Carey's eye for the pacing of a story is excellent, especially when he mixes Castor's past and present. Although given that Carey has written films and stories that became films, this wasn't a huge surprise. He starts slowly, before building up to a frantic finale, but never loses sight of the fact that life does slow down and veer off on a tangent sometimes. Carey is a master at pointing the way towards something and building up the suspense, before allowing something else to happen that leaves both characters and readers frustrated that the end feels at once so close and so far away.

      Carey's other great trick is that he's got a twisted sense of humour that means he wants to keep people guessing. The whole story was packed with unexpected twists and turns, but the end in particular had so many false finishes and revelations that I almost felt dizzy by the end. He has a wonderful knack of leading characters and readers to the answer one step at a time, but does so by pointing out landmarks that distract them from the journey.

      Carey's sense of humour also leaches into the characters, which makes the whole thing a bit more enjoyable. A lot of the characters often snipe at each other and throw insults around. It's rarely enough to have the reader rolling around laughing, but it certainly raises a frequent smile and the opening couple of paragraphs in the second chapter were hilarious, unexpectedly so at that point.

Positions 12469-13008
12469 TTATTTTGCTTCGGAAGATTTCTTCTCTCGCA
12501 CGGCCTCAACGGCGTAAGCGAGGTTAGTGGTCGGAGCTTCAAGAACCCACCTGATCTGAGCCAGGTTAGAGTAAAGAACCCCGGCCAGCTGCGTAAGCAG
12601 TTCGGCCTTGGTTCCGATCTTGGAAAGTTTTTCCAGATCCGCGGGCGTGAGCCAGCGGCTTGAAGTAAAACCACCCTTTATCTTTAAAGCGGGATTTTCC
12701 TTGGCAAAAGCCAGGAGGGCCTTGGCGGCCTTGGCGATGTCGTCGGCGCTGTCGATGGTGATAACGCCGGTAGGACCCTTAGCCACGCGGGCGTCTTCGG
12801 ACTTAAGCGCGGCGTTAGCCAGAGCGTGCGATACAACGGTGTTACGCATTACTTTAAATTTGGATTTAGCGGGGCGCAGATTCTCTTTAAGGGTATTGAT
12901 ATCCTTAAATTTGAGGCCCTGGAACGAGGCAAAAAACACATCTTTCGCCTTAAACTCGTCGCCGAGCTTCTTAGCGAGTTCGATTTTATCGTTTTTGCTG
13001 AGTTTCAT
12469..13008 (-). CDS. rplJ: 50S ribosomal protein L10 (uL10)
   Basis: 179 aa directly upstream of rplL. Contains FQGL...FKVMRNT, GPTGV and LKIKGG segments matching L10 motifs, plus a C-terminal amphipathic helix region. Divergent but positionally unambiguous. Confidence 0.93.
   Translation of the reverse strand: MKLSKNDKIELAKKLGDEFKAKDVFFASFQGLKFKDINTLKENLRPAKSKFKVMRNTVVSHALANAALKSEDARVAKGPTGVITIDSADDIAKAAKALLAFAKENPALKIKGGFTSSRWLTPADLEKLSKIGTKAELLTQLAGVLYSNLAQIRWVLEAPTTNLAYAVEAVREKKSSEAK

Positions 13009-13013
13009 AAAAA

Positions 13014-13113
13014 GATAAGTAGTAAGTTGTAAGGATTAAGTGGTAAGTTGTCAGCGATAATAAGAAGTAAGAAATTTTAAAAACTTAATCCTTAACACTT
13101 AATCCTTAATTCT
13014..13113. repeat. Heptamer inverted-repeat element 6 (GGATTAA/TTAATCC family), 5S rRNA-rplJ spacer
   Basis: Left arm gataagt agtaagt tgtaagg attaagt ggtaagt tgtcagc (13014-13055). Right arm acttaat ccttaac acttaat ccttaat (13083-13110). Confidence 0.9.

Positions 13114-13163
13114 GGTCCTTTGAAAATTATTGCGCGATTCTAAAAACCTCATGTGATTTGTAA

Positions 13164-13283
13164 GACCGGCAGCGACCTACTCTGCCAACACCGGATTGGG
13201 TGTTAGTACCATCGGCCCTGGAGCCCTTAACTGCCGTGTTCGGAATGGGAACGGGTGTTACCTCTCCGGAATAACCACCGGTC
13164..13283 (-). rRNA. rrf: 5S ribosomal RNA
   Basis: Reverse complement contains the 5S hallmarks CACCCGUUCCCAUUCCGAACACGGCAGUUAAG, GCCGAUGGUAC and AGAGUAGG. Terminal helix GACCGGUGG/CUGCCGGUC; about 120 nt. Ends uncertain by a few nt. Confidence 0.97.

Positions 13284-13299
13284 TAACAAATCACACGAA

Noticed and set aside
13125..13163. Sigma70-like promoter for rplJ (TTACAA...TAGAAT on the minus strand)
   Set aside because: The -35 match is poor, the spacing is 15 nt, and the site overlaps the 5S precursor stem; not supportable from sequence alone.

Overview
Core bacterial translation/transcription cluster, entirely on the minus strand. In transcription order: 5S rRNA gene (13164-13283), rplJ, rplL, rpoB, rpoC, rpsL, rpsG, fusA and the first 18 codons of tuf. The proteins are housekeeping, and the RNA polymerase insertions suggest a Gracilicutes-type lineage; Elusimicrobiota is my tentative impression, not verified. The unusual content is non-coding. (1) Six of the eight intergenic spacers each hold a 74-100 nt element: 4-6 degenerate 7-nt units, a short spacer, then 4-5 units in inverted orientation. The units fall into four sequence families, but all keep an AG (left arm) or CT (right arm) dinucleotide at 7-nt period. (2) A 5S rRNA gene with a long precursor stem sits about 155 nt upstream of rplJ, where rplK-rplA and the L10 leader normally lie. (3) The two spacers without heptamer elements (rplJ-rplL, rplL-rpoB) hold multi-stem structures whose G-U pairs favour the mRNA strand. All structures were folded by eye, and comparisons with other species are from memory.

The other aspect of ''Thicker Than Water'' that I enjoyed was that, unusually for a book so far into a series, it wasn't necessary to have read the previous ones to get full enjoyment from it. There were occasional references to previous events that may have been in earlier books, but these were mostly used to establish relationships and as a way for one character to persuade another to do something. Such mentions piqued my interest towards Carey's earlier work, but I didn't feel that they got in the way and rarely did I feel as if I was missing something important that could relate to this story.

      If there is a slight downside to the story, it's that the characters aren't terribly well drawn. As personalities they are well done, but the physical descriptions lack detail, leaving a largely blurred outline. This may be a deliberate attempt to leave the characters blurred in case it becomes a film or because it's been covered earlier in the series, but I do like to get a feel for people. Given that many characters supposedly on the side of "good" have very dark motivations, it can get a little tough to know which faction they belong to, be it Castor's group, the police or Father Gwillam's team.

      This minor quibble aside, and it is an easy one to push aside, this was a great read. The idea may have been touched upon before, but Carey uses it with such a sense of pace and style that it's impossible not to find something here to enjoy. Anyone with even the slightest penchant for supernatural stories is going to like Carey's work and even those who tend to prefer more earthly thrillers will happily take a diversion into Felix Castor's world. I'm sure there is more to come from Mike Carey and Felix Castor and I'm equally sure that I would love to be around when it happens and with this book being available from as little as 99 pence from eBay, this book is as good a place as any to get started.


      This is a slightly amended version of a review previously published under my name at www.thebookbag.co.uk